Labour offers to meet with JK Rowling to give 'assurances' on women's rights

Labour says it will make it easier for people to legally change genders, ITV News Political Correspondent Carl Dinnen reports.

Labour's Rachel Reeves says the party will meet with Harry Potter author JK Rowling to give her "assurances" over the party's commitment to protecting women-only spaces.

The shadow chancellor made the offer after Rowling said at the weekend that Labour had “abandoned” her and others campaigning for women’s rights.

Rowling, who is a former member of the Labour Party and has donated to them in the past, said she would "struggle to support them " at the General Election on July 4.

The author has become known as a fierce advocate for the rights of biological women after publically criticising Scottish government proposals to introduce self-identification for transgender people.

While gender recognition reforms were passed by Holyrood, the legislation was never implemented after being blocked by the UK Government.

Reports on Monday suggest a Labour government could make it easier for people to legally transition by removing the need for them to prove they have lived as their preferred gender for two years.

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The Times newspaper reported this will be replaced with a two-year “reflection period”, with the party also set to drop the number of doctors needed to approve a person’s gender recognition certificate – which recognises them in their preferred gender – from two to one.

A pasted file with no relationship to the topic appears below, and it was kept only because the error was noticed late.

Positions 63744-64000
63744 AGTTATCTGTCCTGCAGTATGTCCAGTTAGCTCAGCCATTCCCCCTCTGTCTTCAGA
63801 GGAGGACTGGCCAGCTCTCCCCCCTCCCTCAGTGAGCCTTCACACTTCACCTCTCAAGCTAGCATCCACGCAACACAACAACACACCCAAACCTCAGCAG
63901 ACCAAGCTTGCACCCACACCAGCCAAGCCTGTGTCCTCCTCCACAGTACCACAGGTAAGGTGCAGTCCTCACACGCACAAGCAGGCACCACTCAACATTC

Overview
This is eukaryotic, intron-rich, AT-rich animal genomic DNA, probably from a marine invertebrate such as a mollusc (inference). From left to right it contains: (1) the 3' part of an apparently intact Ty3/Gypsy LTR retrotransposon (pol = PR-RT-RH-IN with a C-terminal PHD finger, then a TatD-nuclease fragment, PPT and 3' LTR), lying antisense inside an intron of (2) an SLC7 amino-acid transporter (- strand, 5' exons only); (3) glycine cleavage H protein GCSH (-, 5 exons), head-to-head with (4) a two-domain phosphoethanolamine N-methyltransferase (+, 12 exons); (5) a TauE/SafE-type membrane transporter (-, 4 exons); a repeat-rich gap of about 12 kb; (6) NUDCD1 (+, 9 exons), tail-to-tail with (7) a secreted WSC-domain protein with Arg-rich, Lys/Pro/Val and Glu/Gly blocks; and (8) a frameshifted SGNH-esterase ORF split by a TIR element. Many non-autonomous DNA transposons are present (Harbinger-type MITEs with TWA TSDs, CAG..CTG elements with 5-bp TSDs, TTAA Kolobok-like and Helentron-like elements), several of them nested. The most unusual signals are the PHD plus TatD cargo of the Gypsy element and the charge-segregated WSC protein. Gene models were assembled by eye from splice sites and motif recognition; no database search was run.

Reeves, however, insisted protection for single-sex spaces for women would “absolutely stay”.

Speaking as she campaigned in Scotland, Reeves said: “We’re not going to be changing anything around biological sex. So the Equality Act stands and the protection of single-sex spaces, based on biological sex will absolutely stay.

“Labour introduced the Equality Act, it is very important to us and that protection for single-sex spaces.”

Regarding Rowling’s comments, the shadow chancellor added: “We’re really happy to talk to JK Rowling to give her assurances about that.”

Reeves insisted: “For me, those protections whether it is about prisons, refuges, changing spaces, that is really important to me, it is really important to the Labour Party that those single-sex spaces based on biological sex are protected.

“And nothing in our plans goes contrary to that, nothing at all.”

Labour's Shadow Health Secretary Wes Streeting said the debate around transgender and women's rights is often "toxic".

"There will be spaces that will be only for biological women, those spaces need to be protected, their voices need to be respected and protected," he said.

"We're confident that we can find our way through what has actually been often a toxic discussion."

However, Prime Minister Rishi Sunak has insisted Labour’s proposals could create “loopholes that would be exploited by bad faith actors”.

Speaking to journalists in Edinburgh, he said: “What I’ve seen from the Labour Party is they’re going to undo all the progress that we’ve made on this issue, undermine the protections that we’ve put in place for women’s rights and their safety and security.

His comments came as he insisted Labour had never “properly cared or understood this issue”, while Scottish Conservatives leader Douglas Ross said the reaction from Rowling showed “how out of touch Labour are with this issue”.

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